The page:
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Chapter 1 - The Beginning

Let’s start with a small and fun exercise to introduce ourselves to C programming and Arduino. Follow the diagram below to assemble your circuit.

Once the circuit is assembled, copy the code below into the sketch. Then compile the sketch, click the β€œβœ”β€œ, and upload, click the β€œβ†’β€ at the top right corner.

void setup()
{
pinMode(11, OUTPUT);
}

void loop()
{
digitalWrite(11, HIGH);
delay(1000);
digitalWrite(11, LOW);
delay(1000);
}

Code Explained:

void setup(){ //The code written in the setup() function will only be executed once

pinMode(11, OUTPUT); //Tells the Arduino whether you want pin 11 to be an input or output
}

void loop(){ //The code written in the loop() function will be written until the power runs out

digitalWrite(11, HIGH); //<--Since we are using pin 11 as an output, you can choose whether you want it HIGH=ON or LOW=OFF
delay(1000); //<--This tells the Arduino and LED to do nothing and wait for 1000 milliseconds(1 second)

digitalWrite(11, LOW);
delay(1000);
}

Your Turn

Try changing the code so that it will create a blinking pattern, also known as morse code. Search up on Google how to write your name in morse code and change the code so that the LED will spell out your name. (HINT: change the number in delay().)

(Eg: Cat in morse code is: γƒΌ β€’ γƒΌ β€’ β€’ γƒΌ γƒΌ)

A circle, β€œ β€’ ” would mean the light will be on for a short time (1-2 seconds) whereas the lines β€œ γƒΌ β€œ would be on for a longer time (4-5 seconds).

Chapter 1: Variables and Constants​

What is a Variable?

A data item whose value can be changed throughout the program.

  • Imagine when you are moving there would be many boxes with different things in them. These boxes are labelled so that it is easier to find things. Variables are similar, they are labelled boxes that store important values.
  • The value of a variable can be changed at any time by typing the variable again.
  • Assigning a name to a variable makes it easier to read and track the memory location of data.

Rules for naming variables:

  1. Variable names can only contain letters (uppercase and lowercase), numbers and underscores. No special characters.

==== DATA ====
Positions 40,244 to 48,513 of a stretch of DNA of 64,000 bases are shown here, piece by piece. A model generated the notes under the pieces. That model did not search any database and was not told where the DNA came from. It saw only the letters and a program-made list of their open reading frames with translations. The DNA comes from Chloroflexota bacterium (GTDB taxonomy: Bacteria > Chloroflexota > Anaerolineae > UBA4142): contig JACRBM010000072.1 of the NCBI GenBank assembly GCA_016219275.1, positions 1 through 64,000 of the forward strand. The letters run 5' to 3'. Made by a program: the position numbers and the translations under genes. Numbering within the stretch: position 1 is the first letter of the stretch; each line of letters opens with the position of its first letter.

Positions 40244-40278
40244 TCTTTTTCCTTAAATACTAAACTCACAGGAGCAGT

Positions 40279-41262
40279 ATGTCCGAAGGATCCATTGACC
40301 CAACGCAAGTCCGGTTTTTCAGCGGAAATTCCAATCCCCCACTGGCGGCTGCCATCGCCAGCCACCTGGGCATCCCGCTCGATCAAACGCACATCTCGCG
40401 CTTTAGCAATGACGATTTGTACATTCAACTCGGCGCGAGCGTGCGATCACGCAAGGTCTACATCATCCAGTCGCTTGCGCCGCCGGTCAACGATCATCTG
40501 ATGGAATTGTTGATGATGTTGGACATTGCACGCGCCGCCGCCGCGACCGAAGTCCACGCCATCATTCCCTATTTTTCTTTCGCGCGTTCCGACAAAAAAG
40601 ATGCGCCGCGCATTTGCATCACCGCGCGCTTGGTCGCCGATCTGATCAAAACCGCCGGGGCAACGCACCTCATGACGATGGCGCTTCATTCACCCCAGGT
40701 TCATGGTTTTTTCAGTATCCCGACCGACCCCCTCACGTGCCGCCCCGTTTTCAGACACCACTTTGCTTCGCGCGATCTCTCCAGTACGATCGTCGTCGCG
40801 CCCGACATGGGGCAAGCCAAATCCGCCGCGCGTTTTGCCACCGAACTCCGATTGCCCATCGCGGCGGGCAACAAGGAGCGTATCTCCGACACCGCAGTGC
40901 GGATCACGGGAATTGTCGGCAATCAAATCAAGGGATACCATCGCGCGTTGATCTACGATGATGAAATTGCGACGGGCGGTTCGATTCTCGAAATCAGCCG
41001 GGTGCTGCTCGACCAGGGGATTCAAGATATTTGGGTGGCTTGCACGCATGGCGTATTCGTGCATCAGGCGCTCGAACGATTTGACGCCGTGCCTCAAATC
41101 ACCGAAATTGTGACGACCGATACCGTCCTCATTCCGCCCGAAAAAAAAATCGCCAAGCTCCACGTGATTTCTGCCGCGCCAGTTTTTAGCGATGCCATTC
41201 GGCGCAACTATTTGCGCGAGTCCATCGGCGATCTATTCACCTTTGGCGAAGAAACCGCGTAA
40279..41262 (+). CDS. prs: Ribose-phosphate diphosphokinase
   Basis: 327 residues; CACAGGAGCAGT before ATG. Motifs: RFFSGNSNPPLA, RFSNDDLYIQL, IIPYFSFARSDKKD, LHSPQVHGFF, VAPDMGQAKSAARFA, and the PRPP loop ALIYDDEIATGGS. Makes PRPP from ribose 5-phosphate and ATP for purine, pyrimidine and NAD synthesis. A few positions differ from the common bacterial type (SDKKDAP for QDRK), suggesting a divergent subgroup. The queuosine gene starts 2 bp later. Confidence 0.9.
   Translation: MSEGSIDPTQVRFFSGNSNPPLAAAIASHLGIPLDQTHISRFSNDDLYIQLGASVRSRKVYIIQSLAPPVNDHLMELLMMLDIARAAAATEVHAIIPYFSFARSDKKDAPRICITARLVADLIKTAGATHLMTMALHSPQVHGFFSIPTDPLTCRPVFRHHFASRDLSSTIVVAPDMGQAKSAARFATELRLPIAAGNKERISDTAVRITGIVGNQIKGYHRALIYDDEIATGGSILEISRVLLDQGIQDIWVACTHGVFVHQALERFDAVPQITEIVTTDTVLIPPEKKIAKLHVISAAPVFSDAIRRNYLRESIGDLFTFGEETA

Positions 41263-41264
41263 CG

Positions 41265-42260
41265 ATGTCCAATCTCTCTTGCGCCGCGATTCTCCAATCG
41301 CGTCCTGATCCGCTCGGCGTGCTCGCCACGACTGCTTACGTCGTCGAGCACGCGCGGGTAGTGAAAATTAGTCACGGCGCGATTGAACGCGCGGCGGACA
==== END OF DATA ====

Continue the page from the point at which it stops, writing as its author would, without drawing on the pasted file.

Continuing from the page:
2. The first character of your variable should be a letter or an underscore. Try not to start with an underscore as some c built-in variables start with an underscore.
  3. The variable name should typically be between 1-31 characters

These are examples of some words that cannot be used as variable names as they are special words used in C programming.

Declaring a Variable​

To declare a variable:

         int            myAge    =    16

↑ ↑ ↑

Variable type Variable name Value

Variable types will be discussed in the next lesson. For the following exercise use int and only use whole numbers like 1, 2, 89 and 24.

Constant

A data item whose value cannot be modified or changed once defined. Constant can be thought of as a closed box, once you put an object in it cannot be changed. Their value remains constant throughout the entire program. The keyword β€˜const’ is used to make a value constant.

(Eg: const double age = 4)

Declaring a Constant​

Similar to declaring a variable, add β€œconst” in front.

    const                 int                 myAge         =         5

↑ ↑ ↑ ↑

const keyword Variable type Variable name Value

QUICK CHECK

Try to identify whether or not these variable names are acceptable:

  1. 1522Age
  2. c, programming
  3. my#$age

Number 2 and 3 are wrong as they have special characters like #, $ and a white space β€œ β€œ.

To review what you learned answer the following questions:

  • What is the difference between a variable and a constant?
  • What are the rules for naming a variable?
  • How do you declare a variable?

Let’s try declaring a variable using the serial monitor.

Open up your Arduino Software IDE. Visit arduino.cc/guide if you need help downloading it. (adding β€œ//” in front of a sentence tells the Arduino that the following sentence is a comment, where it is used to write down notes)

int myAge = 16;
void setup(){
Serial.begin(9600); //this allows the Arduino to send commands through the USB connection.
//9600 is called the "baud rate" which is how fast the data is being sent
Serial.println(myAge); //this prints the value of myAge in the serial monitor
}
void loop(){
//leave this section empty for now. Once you are done compiling and verifying your code
}

The code above should print out

16

To redefine a variable, write int myAge = (new value) at the beginning of void setup.

int myAge = 16;
void setup(){
int myAge = 21;
Serial.begin(9600);
Serial.println(myAge);
}
void loop(){

}

The output shown in the serial monitor will be the new value, 21.

!!YOUR TURN!!

  • Try adding multiple variables to see what the output will be.
  • What would happen if you add Serial.println() in the void loop () section?
  • Try adding const in front of your variable. What do you notice when you try to redefine the variable?